After three quarters of the season, Rams enter the final stretch of the season at .500, 6-6, and presumably have the division title in their reach, adding an allure to this prime time matchup. This is the time when a team that's learning how to take the next step forward needs to bear down and simply focus on gameplanning and executing for the task at hand.
Under the lights of Monday Night Football, though, the Rams will find themselves awash in the media's story machine, full of comparisons to last year's disaster in prime time. It will be the primary storyline, and it will be Seattle's primary motivation to play spoiler before a national TV audience in their home stadium. This may be their super bowl, and as such, the biggest opponent the Rams may have to contend with is the still-formidable "12th man" in Seattle.
The Rams brought out speakers on the practice field this summer, to practice under hostile conditions. But considering I could still talk with the fans next to me while these practice sessions were going on, and my fillings were failing to rattle out of my teeth, I'm not sure that this simulation adequately prepared the offense for the challenge they'll face at the Clink.
However, by this point in the season, the Rams will have faced much more adversity than simple noise or atmosphere or bright lights. At this point, they'll know a little bit about whether they can execute their offense and defense under adverse conditions. I'm betting that they can, and if so, will easily be the better team on the field.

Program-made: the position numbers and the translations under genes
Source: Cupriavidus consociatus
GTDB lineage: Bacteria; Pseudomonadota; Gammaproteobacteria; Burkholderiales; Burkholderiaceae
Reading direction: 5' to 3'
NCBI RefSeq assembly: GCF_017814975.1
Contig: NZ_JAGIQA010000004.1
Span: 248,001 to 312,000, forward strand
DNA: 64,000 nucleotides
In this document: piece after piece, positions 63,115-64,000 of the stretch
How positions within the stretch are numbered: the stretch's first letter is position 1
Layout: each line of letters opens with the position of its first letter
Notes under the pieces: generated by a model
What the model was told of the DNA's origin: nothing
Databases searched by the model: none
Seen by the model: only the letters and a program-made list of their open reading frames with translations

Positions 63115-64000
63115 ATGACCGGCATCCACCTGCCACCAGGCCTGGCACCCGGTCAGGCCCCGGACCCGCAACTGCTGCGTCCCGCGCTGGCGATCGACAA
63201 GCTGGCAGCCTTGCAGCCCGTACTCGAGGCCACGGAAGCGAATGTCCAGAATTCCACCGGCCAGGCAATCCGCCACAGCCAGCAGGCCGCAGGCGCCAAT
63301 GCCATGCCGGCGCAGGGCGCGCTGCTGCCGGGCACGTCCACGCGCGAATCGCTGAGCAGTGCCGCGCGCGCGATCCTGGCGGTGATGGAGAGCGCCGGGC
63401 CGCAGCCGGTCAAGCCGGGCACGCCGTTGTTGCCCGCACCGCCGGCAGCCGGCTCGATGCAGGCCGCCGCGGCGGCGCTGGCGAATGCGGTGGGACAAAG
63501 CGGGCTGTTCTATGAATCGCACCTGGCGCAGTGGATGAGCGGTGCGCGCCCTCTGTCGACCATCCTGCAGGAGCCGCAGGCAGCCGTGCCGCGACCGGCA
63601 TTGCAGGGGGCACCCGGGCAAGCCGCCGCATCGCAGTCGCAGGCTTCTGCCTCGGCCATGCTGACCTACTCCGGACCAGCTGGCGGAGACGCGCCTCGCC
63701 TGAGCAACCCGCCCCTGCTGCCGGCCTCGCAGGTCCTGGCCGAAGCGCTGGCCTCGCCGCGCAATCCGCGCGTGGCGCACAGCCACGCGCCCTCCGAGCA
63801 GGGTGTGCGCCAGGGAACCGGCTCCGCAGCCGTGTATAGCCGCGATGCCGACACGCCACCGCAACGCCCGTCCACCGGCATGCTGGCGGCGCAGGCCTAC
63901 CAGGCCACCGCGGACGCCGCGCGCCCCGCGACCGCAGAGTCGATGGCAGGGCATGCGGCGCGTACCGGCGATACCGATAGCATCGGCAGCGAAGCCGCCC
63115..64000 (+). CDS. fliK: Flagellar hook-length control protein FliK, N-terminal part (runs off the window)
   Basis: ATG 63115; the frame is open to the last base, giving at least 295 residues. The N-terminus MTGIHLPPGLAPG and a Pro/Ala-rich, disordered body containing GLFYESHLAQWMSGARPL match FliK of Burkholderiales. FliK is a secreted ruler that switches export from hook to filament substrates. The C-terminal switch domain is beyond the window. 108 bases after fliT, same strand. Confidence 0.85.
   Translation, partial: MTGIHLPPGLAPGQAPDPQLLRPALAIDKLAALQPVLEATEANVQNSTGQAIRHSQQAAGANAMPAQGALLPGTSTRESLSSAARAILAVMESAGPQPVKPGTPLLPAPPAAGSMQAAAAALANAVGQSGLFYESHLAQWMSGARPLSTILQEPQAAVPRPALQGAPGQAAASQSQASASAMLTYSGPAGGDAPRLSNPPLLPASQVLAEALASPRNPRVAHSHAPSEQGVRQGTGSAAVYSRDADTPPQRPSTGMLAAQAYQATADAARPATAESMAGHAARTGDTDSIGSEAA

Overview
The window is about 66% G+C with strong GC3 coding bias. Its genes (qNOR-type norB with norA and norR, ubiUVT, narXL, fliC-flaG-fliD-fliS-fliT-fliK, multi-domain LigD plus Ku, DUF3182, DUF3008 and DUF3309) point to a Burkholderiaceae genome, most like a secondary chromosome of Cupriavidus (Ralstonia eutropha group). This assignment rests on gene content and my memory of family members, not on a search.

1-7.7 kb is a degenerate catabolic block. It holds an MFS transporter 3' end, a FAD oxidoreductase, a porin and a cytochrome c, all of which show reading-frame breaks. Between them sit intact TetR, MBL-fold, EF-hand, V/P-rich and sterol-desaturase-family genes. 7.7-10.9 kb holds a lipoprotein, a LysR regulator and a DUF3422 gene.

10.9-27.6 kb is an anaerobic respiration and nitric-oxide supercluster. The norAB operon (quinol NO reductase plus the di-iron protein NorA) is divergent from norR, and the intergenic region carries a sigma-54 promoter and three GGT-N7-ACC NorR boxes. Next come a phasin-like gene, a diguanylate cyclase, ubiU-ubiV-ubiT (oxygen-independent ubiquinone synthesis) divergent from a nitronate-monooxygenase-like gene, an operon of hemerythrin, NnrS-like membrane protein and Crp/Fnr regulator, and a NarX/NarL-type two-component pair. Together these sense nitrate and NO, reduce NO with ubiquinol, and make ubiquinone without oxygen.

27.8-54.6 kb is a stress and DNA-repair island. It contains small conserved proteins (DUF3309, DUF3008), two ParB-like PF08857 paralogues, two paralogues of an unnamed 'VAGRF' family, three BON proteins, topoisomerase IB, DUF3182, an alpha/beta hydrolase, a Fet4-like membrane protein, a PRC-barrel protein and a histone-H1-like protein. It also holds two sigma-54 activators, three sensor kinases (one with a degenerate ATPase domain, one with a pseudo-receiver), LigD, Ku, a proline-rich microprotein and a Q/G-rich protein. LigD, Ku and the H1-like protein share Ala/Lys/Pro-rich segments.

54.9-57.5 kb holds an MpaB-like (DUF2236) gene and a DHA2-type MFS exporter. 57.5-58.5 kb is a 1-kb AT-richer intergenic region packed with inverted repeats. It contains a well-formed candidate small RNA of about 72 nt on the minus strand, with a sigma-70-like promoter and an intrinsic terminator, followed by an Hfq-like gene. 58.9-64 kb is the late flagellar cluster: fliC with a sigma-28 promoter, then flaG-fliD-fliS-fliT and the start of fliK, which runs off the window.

Derek: "Having faced tough road battles already in 2011 going to Seattle is no new feat. At this point McDaniels has the offense clicking along. Lance Kendricks has shown to be a favorite target of Bradford it again opens up the running game for Steven Jackson to break for over 100 yards."
This game will test the Rams in ways that few others on the schedule will. We don't play in the best division, but division rivalry games are always heated and tightly contested. We have only recently shucked off the "doormat" identity, and it's easy to have sympathy for teams like the Bengals that have, and let's put it nicely, very little going for them.
Marvin Lewis can't be superstoked to be leading ultra-raw (and red-headed) quarterback Andy Dalton into battle, with his own job security most certainly on the line, while his employer engages in yet another pissing match with a star player.
Carson Palmer has vowed never to play another down for this franchise, and I can't say I blame him. But essentially keeping him around in a portable doghouse chained to the back of the team bus just underscores the gulf in leadership that is plaguing this franchise, and makes December road trips like this one painfully depressing for the team and its fans.
The challenge for the Rams? Keeping that empathy off the field for the 60 minutes of gametime it will take to dispatch this clearly inferior opponent. You can shake hands afterwards and commisserate, but not until you've posted a W. Anything less will haunt this team for a long time.
Tim: "The poor Bengals come to town at the wrong time. On the day the Rams celebrate Marshall Faulk and with the Dome rockin', the Rams go out and destroy the lonely Bengals. Clinching the division and the playoffs with their 8th win."